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Removing Dye Stains from Kitchen Cabinets

  • Transcript

    LESLIE: Terri in Utah, you’ve got The Money Pit. What can we do for you?

    TERRI: Hi, yes. My daughters were over at (INAUDIBLE) home and they were dyeing each other’s hair …

    TOM: (chuckling) OK.

    TERRI: … and they got (chuckling) – they got a little bit of the dye onto her kitchen cabinet and it’s, you know, a darker brown onto some oak. And I’m wondering if there’s any way to get that out of her cabinets.

    TOM: Well, there’s a reason they call it dye. (chuckling)

    LESLIE: Yeah.

    TOM: It probably has absorbed into that oak, which is a fairly porous material and so I don’t have a lot of hope for this.

    LESLIE: Even if there’s coats and coats of stain or urethane on them? It’s not just sort of sitting in the …

    TOM: (overlapping voices) Well, I don’t have a lot of – I don’t have a lot of hope for it. Is it on the outside box or is it on the door frame itself?

    TERRI: It’s on her kitchen cabinets so it’s like on the drawer and kind of on, you know, the …

    TOM: Well, if it’s on the drawer or …

    LESLIE: Oh, so …

    TOM: If it’s on the drawer or the door that’s going to be solid wood and it’s possible you could sand it out. If it’s on the cabinets probably a laminate or a veneer and you may not have as much to sand out. I would …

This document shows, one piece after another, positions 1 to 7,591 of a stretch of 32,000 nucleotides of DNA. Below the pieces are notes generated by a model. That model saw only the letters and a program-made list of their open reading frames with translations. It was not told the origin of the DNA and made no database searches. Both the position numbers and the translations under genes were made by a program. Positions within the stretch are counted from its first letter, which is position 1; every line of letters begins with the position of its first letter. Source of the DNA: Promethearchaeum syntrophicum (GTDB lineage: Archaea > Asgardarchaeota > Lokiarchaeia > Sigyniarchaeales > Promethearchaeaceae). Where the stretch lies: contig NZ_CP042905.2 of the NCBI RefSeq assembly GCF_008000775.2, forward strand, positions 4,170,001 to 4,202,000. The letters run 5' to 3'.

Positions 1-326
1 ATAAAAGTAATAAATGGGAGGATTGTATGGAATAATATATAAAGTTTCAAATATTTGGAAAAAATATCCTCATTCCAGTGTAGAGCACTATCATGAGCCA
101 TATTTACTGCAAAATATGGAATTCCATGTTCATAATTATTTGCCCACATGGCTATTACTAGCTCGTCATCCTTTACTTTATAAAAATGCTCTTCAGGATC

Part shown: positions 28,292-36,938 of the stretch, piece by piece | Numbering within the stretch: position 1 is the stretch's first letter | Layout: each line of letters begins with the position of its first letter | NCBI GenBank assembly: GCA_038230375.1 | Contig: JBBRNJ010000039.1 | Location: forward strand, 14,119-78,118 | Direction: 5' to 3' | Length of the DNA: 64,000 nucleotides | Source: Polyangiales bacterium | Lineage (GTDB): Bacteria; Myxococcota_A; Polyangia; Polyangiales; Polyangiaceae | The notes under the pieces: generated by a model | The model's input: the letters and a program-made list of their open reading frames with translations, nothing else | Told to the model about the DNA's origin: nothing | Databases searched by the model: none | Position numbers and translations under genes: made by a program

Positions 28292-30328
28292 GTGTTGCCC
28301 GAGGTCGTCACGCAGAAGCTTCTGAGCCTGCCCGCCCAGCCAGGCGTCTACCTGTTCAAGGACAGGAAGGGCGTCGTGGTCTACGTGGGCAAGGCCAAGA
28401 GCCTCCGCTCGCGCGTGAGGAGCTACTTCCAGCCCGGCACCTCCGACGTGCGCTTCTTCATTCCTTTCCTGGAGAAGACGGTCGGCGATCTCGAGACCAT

LESLIE: And Terri, I see where this exactly is going. The girls put the hair dye on, realized they had to wait 30 minutes and all of a sudden wanted snacks. (Tom chuckles) I see exactly what happened here.

    TOM: You know, what I would do is I would get some very fine grit sandpaper; probably about 200 grit.

    LESLIE: (overlapping voices) Like 150? Even higher? Wow, 200.

    TOM: No, I mean 200, 220. And I would very carefully try to sand some of these spots out and see if you can get them to lighten up enough where you’re pulling them out of the drawer or the door front without cutting too much into the raw wood. That would be the first place to start.

    If that does it, great. Stop. If not, you may have to sand deeper but then you’re going to have to touch up those areas and when you touch them up I would recommend probably some water-based polyurethane to seal it and the easiest way for you to get a finish on there that may match what you had there before.

    TERRI: OK, thank you.

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